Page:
"Just be careful. Make sure you've done your research and you're only sending it to authorities that are relevant. There have been a number of occasions when I've received a round robin request asking for things that clearly aren't for a university."

Remember - the FOI officer
may not be the decision maker

"Try and be polite", Gibbons asks, adding that one example of the ways "a lot of requesters", journalists and non-journalists, can "get the backs up of FOI officers and other public officials is just by being rude and being a bit aggressive in the tone of their FOI request".

Be polite - remember, there's a human being on the other end when you submit a requestPaul Gibbons
"I think being polite goes a long way. Obviously they don't have to be, we're still under an obligation to answer an FOI request, but it does make things work much more smoothly if people are polite and remember there's a human being on the other end when they submit a request."

Francis said that "a lot of FOI officers I come across are genuinely committed to the principles of the Act".

They are "probably more engaged in the idea that public bodies need to be open and transparent and not secretive", he added, but that they may "come up against opposition by more senior people and sometimes politicians who take a very different view about whether something ought to be disclosed".

"For the journalist it's important to have a cordial relationship with FOI officers, but it's also equally important to bear in mind they're not always the ones taking the final decisions on requests.

"They act as a way of sending the request to the right people, perhaps giving advice on the response, but they are themselves often not directly the people bringing together the information or making recommendations on what ought to be disclosed or what ought to be withheld."

Give context to the data

Higgerson urged journalists to "resist the temptation to just come up with a really good headline", when they first receive a response to their FOI request, if extra context needs to be added.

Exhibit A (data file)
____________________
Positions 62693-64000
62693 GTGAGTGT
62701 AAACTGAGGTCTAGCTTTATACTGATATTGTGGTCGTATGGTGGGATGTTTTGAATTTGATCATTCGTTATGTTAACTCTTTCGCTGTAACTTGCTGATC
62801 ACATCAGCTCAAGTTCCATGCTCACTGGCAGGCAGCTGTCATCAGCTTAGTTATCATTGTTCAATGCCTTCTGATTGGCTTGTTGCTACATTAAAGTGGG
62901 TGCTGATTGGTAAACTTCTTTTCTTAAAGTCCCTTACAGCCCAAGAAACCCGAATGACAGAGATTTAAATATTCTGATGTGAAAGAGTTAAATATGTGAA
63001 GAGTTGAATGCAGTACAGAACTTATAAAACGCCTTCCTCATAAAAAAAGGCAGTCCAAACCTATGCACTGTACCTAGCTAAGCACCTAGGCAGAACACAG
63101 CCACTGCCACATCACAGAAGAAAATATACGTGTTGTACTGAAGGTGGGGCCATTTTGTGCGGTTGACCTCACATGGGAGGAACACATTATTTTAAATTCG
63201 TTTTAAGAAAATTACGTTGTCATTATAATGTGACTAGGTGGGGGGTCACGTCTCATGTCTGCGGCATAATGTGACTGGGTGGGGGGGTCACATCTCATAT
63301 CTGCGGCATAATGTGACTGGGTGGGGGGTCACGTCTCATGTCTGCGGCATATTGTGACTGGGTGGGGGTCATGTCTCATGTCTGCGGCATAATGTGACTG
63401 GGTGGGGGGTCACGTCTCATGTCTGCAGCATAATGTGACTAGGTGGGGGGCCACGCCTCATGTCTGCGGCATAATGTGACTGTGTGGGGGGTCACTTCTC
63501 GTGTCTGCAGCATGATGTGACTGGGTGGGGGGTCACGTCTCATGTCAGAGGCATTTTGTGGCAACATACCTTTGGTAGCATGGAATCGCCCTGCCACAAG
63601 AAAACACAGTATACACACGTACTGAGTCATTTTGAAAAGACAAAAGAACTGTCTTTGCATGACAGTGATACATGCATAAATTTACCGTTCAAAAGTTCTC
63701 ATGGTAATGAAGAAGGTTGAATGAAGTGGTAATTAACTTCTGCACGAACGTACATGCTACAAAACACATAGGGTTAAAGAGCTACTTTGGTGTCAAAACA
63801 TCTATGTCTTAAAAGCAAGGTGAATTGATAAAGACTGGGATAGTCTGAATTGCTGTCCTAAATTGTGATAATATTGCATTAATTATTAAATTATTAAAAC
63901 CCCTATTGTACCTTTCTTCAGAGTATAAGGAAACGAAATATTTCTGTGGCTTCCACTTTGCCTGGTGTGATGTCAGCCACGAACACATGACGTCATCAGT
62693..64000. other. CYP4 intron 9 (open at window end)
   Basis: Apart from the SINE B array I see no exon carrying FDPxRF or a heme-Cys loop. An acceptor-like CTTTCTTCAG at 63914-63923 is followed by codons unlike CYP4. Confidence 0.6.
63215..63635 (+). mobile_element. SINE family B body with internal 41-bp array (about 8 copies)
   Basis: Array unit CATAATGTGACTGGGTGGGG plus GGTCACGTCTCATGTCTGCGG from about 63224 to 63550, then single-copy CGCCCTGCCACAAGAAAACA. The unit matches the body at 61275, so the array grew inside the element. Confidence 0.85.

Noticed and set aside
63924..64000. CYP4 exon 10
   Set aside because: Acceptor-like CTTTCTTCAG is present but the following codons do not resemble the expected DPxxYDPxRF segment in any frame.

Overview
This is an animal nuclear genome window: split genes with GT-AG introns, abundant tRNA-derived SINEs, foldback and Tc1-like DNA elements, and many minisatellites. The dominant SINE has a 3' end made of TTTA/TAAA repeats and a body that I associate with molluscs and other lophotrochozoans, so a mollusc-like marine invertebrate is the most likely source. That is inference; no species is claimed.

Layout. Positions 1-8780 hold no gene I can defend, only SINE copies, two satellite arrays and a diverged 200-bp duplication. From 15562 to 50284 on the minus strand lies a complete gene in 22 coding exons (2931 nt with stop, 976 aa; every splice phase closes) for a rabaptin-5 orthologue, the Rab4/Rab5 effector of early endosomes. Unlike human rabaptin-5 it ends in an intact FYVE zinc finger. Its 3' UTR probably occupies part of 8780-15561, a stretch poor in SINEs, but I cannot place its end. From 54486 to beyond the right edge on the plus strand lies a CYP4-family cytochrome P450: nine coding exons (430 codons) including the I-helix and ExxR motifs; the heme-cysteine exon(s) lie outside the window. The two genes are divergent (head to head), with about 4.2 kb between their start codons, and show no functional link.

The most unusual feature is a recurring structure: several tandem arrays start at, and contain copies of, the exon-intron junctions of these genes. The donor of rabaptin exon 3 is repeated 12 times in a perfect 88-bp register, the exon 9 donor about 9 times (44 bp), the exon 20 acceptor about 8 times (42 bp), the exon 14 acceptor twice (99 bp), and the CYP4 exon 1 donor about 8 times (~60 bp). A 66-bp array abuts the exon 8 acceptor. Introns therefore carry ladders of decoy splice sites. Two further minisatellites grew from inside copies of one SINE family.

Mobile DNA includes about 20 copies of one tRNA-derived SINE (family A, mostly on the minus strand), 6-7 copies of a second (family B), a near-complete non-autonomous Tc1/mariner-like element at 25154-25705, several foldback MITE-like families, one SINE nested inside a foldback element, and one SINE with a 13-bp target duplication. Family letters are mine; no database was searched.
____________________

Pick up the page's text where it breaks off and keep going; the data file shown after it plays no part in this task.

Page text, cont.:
You just have to keep questioning the data you've got back and whether it's enough for a balanced fair storyDavid Higgerson
One "textbook" example he shares on his blog is of the expenditure of the Metropolitan police service on the speaking clock, which when broken down by the numbers of staff (as demonstrated in his blog post with the example of Guardian journalist James Ball's approach to the story), gives readers greater context to the overall figure.

"You just have to keep questioning the data you've got back and say to yourself 'is this data enough to produce a balanced fair story?'"

"... When you get your data back, look at it as independently as you can do. Try and put to the back of your mind that that piece of data on its own could make a good splash, and just ask what other context you need to add from other sources."

Appealing a rejection

So what should a journalist do in the event their request is refused?

"The first stage of pursuing your request is to go through the authority's internal appeals process", Francis explains.

"My experience is that by and large most appeals have in my experience failed and if that's the case, that means you have to take up your appeal with the Information Commissioner, and you have a statutory right to take up an appeal with the Information Commissioner.

"If the Information Commissioner upholds the original decision of the authority to refuse the request then you have a further right to appeal to a tribunal, who will take another look at the request.

"Although it can be time consuming my advice would always be take it as far as you can. If you made a request in the first instance it's something you feel is important and ought to be released so why not pursue it to the last possible point at which you can?

He added that journalists will have to make a "judgement call" on whether they want to report that the request has been refused or not.

"Sometimes journalists will just prefer to keep the fact an authority has refused something under their hat for a while while it goes through the appeals process, sometimes it's a case of turning the rejection into a story.

"It depends on a case-by-case basis. Sometimes journalists will decide rejection is a story, sometimes they will keep it quiet for a little while. Another thing to bear in mind is sometimes if you do a 'public body refuses to tell' story it does alert other journalists to the fact you're pursuing something they may also take an interest in."